By Scott Taylor
Last week I attended the two-day annual defence and security tradeshow in Ottawa known as CANSEC.
While this exhibition is a great opportunity for the defence industry to showcase their latest technology to military personnel, it is also a rare venue for media to have casual access to a wide variety of serving soldiers.
During one encounter with a veteran of the 1992 mission to Somalia, this ex-paratrooper lamented the controversial decision to disband the Canadian Airborne Regiment in 1995. The Liberal government of the day, under then Prime Minister Jean Chrétien, had taken the decision to disband this heretofore elite unit following revelations of violent atrocities in Somalia and the release of a video tape displaying a vulgar hazing ritual at the Airborne Regiment’s home base in Petawawa. The ex-paratrooper did not downplay the seriousness of those incidents, which were dubbed the ‘Somalia Scandal’ in the press, but he felt that by the time Chrétien ordered the regiment disbanded in disgrace, the unit had redeemed itself. He went on to say that because of the focus on the two violent incidents – one involved the execution of a wounded looter, and the other a beating death of an unarmed teenage prisoner – the people have forgotten that the mission was otherwise quite a success. This of course was the standard solitary response at the time.
While the press concerned themselves with these barbaric and shockingly ‘un-Canadian’ acts of violence and the subsequent top level attempts to cover them both up, all the good news stories were left untold. Yes, it is true that during the Canadian deployment to Somalia as part of a U.S. led coalition, there were some schoolhouses built, some food got delivered, and some wells were dug.
However, one cannot lose sight of the bigger picture. The international community abandoned Somalis to their own fate. Not surprisingly, that war torn country plunged back into a failed state awash in violent anarchy.
Despite whatever good our soldiers may have achieved during their brief deployment we cannot deceive ourselves into believing that the Somali mission was in any way successful. It was a huge cock-up that failed miserably.
Which brings us to Canada’s more recent military intervention in Afghanistan as part of another U.S. led coalition. Many soldiers at CANSEC spoke proudly of their deployment to Kandahar. Despite the sacrifice of 158 of their comrades killed in action, another 2000 suffering physical wounds and an untold legion of veterans coping with PTSD, they spoke of the difference they had made in the lives of the Afghan people. Like the Somali veteran, they reflected on the schoolhouses built and the irrigation systems that were dredged in the Kandahar valley. However, Canada ceased combat operations in Afghanistan in 2011, and shut down the subsequent training mission in 2014.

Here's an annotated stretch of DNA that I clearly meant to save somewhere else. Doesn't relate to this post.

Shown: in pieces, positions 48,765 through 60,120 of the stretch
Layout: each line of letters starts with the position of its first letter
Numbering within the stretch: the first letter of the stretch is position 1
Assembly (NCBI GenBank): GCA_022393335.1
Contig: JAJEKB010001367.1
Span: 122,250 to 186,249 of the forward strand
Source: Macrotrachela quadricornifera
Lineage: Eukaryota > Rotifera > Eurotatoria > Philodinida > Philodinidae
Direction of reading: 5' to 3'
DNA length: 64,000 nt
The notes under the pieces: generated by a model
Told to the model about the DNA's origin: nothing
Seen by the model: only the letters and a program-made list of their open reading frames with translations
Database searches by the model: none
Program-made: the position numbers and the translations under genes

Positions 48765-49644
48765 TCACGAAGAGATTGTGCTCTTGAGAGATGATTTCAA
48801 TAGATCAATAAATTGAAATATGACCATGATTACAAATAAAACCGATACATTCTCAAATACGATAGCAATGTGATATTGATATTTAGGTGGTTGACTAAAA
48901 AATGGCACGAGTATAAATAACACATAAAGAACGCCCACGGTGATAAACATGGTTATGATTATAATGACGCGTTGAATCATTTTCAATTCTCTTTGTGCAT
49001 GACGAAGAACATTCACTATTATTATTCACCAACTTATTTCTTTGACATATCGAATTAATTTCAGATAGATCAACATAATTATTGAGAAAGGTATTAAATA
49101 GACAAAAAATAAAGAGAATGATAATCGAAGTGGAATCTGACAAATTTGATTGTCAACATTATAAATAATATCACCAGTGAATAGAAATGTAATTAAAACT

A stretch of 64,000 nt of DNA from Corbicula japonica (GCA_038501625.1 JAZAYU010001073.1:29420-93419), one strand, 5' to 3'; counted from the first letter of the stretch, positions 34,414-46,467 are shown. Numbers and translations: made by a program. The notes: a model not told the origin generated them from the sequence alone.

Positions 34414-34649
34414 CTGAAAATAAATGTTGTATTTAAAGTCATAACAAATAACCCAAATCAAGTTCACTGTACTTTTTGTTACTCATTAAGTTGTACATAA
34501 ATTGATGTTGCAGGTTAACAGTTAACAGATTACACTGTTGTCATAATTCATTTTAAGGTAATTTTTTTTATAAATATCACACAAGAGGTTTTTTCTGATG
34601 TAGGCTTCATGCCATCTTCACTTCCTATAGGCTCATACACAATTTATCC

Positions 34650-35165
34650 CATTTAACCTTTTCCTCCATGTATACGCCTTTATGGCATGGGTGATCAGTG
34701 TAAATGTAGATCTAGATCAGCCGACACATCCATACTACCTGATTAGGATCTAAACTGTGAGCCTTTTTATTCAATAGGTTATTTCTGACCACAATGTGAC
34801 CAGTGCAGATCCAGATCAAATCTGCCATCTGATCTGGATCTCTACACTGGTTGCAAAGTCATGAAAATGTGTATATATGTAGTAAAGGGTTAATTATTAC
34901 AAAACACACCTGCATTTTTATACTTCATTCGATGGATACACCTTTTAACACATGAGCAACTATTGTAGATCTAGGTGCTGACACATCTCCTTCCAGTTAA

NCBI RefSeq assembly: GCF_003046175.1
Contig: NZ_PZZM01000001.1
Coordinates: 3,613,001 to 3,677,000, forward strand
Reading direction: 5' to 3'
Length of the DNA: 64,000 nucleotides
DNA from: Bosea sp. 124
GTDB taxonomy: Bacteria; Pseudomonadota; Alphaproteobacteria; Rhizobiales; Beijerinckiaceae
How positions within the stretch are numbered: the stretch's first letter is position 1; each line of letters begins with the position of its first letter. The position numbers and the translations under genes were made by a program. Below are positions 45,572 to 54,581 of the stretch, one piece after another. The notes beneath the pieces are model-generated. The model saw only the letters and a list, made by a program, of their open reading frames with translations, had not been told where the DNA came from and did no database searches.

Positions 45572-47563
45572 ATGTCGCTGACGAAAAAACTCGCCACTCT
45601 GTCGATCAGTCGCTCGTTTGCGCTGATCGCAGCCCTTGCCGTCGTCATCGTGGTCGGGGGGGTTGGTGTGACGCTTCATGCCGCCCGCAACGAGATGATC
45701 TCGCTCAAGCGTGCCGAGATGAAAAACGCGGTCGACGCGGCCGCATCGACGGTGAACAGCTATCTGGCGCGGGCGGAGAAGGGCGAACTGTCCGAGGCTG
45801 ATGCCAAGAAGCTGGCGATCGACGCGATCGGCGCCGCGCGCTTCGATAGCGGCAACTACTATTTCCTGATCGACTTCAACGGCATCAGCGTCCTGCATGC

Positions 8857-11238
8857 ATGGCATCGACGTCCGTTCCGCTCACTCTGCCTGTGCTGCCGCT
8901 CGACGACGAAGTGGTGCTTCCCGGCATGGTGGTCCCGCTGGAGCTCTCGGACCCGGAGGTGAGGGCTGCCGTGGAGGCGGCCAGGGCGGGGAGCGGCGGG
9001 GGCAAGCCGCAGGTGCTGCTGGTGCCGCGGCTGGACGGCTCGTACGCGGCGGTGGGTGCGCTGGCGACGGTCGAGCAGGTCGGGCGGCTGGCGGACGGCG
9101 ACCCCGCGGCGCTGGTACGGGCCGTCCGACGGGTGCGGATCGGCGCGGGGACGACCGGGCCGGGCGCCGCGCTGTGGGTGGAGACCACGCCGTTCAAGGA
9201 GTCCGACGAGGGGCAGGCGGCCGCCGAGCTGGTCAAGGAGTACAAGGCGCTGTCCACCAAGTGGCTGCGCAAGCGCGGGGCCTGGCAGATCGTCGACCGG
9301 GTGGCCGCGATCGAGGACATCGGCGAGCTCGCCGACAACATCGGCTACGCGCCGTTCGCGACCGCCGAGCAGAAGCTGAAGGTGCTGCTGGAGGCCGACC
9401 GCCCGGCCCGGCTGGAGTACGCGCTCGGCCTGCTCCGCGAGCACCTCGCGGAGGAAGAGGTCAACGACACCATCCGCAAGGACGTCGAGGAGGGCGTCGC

Since our military’s withdrawal the Afghan insurgency has continued unabated. As witnessed by last Wednesday’s massive bomb attack in the centre of Kabul’s heavily protected diplomatic zone – that left over 100 people dead and 400 people wounded – the Taliban can strike anywhere in Afghanistan. Afghan security forces trained and equipped by NATO are no match for the insurgents who currently control over 40% of Afghanistan's territory. The military power vacuum has allowed the dastardly Daesh (aka ISIS) evil-doers to establish a foothold in Afghanistan’s eastern provinces.
It is only a matter of time before the Americans will weary of putting fresh lipstick on the corpse of their Afghanistan democracy experiment. Once the U.S. troops withdraw, Afghanistan will plunge back into an impoverished failed state awash in violent anarchy.
In other words, despite any temporary progress made during our soldiers decade long deployment and sacrifice, Afghanistan is a huge cock-up that is failing miserably. We need to admit these failures rather than proclaim them to be unrecognized successes in order that we do not repeat such mistakes on future commitments into foreign conflicts.